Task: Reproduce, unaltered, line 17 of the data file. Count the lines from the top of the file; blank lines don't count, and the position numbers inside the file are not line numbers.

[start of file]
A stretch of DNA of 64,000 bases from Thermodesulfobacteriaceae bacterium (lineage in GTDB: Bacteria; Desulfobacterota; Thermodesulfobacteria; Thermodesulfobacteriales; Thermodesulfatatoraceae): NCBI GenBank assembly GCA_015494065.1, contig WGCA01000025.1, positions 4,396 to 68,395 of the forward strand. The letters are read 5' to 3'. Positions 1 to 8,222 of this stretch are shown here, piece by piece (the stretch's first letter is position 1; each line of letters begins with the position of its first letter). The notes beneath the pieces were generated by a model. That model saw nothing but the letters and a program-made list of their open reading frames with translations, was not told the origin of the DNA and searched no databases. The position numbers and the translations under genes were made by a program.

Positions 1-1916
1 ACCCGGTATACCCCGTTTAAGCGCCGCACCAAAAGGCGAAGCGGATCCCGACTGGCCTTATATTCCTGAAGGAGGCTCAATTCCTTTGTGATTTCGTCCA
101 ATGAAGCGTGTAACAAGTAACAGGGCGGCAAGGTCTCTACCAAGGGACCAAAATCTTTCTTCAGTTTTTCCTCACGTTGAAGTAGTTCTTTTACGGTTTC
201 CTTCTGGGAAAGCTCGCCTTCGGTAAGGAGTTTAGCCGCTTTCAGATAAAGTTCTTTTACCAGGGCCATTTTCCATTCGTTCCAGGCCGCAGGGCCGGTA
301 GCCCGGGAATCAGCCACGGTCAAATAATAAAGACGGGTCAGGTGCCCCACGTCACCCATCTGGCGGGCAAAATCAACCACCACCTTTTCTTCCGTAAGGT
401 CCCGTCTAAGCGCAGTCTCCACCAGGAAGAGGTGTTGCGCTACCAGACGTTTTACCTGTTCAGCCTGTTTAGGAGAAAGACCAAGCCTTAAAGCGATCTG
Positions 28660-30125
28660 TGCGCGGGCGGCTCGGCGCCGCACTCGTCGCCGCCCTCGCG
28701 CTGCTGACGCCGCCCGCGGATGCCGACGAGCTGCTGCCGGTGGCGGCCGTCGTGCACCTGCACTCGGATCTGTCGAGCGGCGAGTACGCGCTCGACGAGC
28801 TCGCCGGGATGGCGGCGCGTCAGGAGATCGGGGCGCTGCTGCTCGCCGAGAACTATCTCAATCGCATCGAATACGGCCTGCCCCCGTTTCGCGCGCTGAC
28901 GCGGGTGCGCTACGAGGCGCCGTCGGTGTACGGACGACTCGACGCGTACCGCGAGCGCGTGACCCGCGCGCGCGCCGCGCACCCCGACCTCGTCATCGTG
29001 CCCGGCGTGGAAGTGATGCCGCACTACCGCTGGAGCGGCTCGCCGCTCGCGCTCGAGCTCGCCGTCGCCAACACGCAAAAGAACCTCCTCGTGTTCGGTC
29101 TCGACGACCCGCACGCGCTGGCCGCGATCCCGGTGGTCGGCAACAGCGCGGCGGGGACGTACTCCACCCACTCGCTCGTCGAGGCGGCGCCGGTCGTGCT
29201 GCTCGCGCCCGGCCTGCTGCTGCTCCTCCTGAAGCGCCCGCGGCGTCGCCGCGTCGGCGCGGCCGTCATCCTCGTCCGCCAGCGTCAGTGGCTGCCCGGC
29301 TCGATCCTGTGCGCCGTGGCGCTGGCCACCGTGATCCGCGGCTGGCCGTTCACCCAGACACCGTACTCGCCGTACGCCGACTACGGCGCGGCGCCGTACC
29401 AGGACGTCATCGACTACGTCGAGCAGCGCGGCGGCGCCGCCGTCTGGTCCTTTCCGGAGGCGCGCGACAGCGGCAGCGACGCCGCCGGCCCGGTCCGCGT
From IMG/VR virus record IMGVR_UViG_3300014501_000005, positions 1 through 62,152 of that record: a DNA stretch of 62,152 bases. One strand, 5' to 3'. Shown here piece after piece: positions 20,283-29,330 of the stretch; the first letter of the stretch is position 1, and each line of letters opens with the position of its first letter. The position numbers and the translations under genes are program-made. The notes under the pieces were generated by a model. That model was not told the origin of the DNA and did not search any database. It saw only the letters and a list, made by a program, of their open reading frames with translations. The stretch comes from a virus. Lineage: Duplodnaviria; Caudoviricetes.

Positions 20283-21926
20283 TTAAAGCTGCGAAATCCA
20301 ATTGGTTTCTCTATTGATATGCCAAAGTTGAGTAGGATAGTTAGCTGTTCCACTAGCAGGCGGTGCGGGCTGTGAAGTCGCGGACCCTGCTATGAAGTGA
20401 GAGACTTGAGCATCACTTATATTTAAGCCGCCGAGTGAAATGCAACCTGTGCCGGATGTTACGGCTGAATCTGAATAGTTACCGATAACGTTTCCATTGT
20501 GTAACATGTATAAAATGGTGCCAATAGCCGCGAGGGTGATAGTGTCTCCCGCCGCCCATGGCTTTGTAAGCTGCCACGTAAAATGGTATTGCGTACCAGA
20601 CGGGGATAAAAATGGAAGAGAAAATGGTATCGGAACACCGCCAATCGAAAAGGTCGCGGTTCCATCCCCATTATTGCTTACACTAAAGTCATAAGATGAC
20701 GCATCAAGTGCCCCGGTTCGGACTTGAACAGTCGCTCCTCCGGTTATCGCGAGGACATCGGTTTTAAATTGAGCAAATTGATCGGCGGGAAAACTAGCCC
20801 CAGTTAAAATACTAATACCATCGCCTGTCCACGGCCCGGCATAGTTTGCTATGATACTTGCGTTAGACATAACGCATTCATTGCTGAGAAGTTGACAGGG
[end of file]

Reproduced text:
29401 AGGACGTCATCGACTACGTCGAGCAGCGCGGCGGCGCCGCCGTCTGGTCCTTTCCGGAGGCGCGCGACAGCGGCAGCGACGCCGCCGGCCCGGTCCGCGT